Trans people, our lived experiences, our brains, our gender identities… they’re facts. We’re here. We’re not going away. They’re facts as certain as the sun itself. What explanations exist or do not yet exist for gender identity has no bearing on its existence. Its existence is a given. I, at the very least, know it’s there, with exactly as much certainty as knowing I exist at all.
Calling oneself a “gender atheist” is an insult to atheism. Atheism is predicated on refusing to believe in a concept for which no adequate evidence has yet been presented. It is NOT about stubbornly refusing to accept something that has been conclusively established as a fact (in this case, a fact of human experience and nature). It’s an insult to atheism in the same way that “climate skeptic” is an insult to skeptics. Anthropogenic climate change is a conclusively established fact. Therefore rejecting it is not skepticism, in the valid and “good science” sense of the word, it’s instead a demonstration of heavy bias, which is the very antithesis of skepticism.
By extension, stubbornly refusing to accept the existence of gender identity, despite the overwhelming evidence that it is an entirely legitimate aspect of human experience that even has fairly evident neurobiological foundations, is not by any means a valid, skeptical, rational approach to the question. It instead demonstrates heavy bias. The inability to accept a reality, instead clinging defiantly to an increasingly outdated, archaic, discredited theoretical construct that was only considered an adequate explanation for those real world phenomena when we hadn’t yet found any answers.
You know who else clings to outdated, archaic, discredited theoretical constructs, developed prior to conclusive scientific evidence, despite ever-increasing contradictory evidence, because they just plain can’t accept the uncomfortable implications of being wrong?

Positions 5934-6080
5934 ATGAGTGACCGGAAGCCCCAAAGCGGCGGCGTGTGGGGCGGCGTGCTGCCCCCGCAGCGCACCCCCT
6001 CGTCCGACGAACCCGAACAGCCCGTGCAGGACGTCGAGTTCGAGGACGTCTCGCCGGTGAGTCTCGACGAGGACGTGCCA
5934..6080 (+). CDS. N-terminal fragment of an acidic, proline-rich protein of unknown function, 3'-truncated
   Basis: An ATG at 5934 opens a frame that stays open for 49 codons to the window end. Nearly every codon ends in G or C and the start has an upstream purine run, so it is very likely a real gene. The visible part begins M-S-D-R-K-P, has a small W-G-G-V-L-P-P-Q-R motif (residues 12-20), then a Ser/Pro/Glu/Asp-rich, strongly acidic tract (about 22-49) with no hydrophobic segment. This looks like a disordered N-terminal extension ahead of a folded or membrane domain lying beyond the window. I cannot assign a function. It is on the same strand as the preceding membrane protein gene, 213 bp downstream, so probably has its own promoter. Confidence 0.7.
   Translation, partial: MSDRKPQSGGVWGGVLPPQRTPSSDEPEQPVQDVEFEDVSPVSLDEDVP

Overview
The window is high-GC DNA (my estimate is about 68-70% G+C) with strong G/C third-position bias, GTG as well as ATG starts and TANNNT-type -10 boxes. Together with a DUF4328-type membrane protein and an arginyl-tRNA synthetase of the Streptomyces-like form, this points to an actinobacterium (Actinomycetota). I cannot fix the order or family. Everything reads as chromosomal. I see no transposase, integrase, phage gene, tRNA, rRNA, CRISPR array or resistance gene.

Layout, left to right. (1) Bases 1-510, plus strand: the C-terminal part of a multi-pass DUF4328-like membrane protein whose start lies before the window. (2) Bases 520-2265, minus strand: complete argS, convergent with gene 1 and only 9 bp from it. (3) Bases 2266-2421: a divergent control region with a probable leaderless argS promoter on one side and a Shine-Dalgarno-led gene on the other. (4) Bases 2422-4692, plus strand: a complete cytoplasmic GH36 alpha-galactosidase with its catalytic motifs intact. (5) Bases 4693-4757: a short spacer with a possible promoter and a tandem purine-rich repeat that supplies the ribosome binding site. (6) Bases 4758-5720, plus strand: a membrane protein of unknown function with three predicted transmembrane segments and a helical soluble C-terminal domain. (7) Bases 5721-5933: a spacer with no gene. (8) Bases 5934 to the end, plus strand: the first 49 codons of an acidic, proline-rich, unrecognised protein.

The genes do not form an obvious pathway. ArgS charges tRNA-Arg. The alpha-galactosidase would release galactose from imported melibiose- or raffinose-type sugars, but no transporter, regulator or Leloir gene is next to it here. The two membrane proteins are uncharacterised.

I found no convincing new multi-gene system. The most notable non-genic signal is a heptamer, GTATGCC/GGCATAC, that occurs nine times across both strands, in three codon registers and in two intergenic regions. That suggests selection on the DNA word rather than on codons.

I don’t fear Cathy Brennan. She doesn’t even anger me anymore. I find her funny. The reason for that is because she no longer feels like much of a threat. She failed in her UN petition. In the short-term, yes, she has the capacity to hurt people, and cause real, actual damage to the lives of real trans people. And she won’t hesitate to cause that harm. She’s definitely a vicious, ruthless, dangerous monster of a person. But…
In the long-term, she’s losing. And in all her increasing venom, what I see is not a threat, but instead the sad, desperate awareness of that fact burgeoning within her. She’s losing, and bit by bit, she’s realizing it. Almost NOTHING is as dangerous as a cornered bigot when they know they’re losing. But the danger doesn’t last.
Some day, Cathy Brennan is going to be consigned to the dustbin of history, along with all the other hateful bigots who opposed the progress of human rights. Meanwhile, those of us who fought (perhaps especially in this crucial moment, here and now) on behalf of trans rights, on behalf of an inclusive feminism, on behalf of the rights and dignity and validity of all iterations of human identity, we’re going to be remembered with gratitude, respect and love. Every single new generation of gender variant people (and there will ALWAYS be new generations of us, because we are an irrepressible FACT of humanity) whose lives are rendered easier, gentler, richer and kinder by the actions we take here and now are going to remember us and what we did, and sacrificed, on their behalf.
Brennan? At best, if she’s remembered at all, it will be as that vicious, petty transphobe who tried and failed to stop the UN from advancing human rights.
We win slowly, and at the cost of a lot of pain, with lives lost along the way. But we win.